Types of Infectious Disease
Infectious diseases are classified by their duration and their location within the body, among other characteristics. “Acute,” “chronic,” and “latent” are terms used to describe the duration of a disease, how quickly the symptoms develop, and how long they last. The common cold is an acute disease; tuberculosis is a chronic disease; and herpes infections can produce latent infections with recurring attacks interspersed by periods with no symptoms (e.g. cold sores).
“Local” and “systemic” refer to the location of a disease within the body. Pathogens that spread from a more localized site, enter the bloodstream and are carried to other tissues can produce a systemic infection.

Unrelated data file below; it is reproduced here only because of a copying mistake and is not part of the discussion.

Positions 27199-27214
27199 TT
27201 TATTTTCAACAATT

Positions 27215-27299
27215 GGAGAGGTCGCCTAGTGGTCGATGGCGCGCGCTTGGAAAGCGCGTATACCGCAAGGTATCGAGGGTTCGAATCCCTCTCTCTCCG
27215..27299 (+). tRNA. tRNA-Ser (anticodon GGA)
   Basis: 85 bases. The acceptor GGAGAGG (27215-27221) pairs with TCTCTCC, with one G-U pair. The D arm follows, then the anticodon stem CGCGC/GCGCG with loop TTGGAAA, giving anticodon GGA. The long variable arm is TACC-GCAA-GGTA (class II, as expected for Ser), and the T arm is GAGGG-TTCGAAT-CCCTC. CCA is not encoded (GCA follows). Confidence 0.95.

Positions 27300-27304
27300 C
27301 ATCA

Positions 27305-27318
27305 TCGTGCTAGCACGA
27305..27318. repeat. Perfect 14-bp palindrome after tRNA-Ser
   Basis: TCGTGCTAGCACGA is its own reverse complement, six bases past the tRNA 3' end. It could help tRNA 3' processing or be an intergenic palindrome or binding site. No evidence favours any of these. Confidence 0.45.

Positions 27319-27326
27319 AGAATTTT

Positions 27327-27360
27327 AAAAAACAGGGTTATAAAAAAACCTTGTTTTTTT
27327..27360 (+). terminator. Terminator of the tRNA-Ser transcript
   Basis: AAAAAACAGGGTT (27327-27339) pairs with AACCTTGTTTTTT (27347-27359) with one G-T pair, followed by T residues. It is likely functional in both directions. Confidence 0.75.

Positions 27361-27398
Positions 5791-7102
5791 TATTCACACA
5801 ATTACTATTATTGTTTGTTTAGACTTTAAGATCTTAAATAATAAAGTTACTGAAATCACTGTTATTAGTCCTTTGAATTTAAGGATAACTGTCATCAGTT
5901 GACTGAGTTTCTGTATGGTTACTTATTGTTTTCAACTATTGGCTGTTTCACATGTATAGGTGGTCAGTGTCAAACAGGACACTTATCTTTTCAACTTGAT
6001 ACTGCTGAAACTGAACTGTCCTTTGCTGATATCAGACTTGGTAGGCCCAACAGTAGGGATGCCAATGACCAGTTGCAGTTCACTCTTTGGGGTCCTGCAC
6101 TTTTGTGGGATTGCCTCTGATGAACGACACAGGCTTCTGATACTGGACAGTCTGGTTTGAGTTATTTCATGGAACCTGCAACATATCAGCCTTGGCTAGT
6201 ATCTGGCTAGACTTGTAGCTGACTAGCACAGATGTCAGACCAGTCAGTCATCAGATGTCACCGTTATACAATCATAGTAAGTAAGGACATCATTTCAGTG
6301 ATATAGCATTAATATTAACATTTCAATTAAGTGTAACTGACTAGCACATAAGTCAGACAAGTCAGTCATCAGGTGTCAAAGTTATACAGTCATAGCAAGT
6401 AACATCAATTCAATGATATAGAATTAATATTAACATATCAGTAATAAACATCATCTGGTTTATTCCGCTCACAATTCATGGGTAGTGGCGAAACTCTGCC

“Primary” and “secondary” characterize the order of infection. A primary infection, usually an acute infection, occurs first in a previously healthy person. Sometimes, when a person is suffering from a primary infection and his or her immune system has been weakened by battling the primary infection, the person can succumb to a secondary infection caused by another agent. Thus, a person who has caught a cold due to a virus may then become ill with an ear infection caused by a bacterium because his/her immune system is incapable of fighting off another agent in its weakened state.
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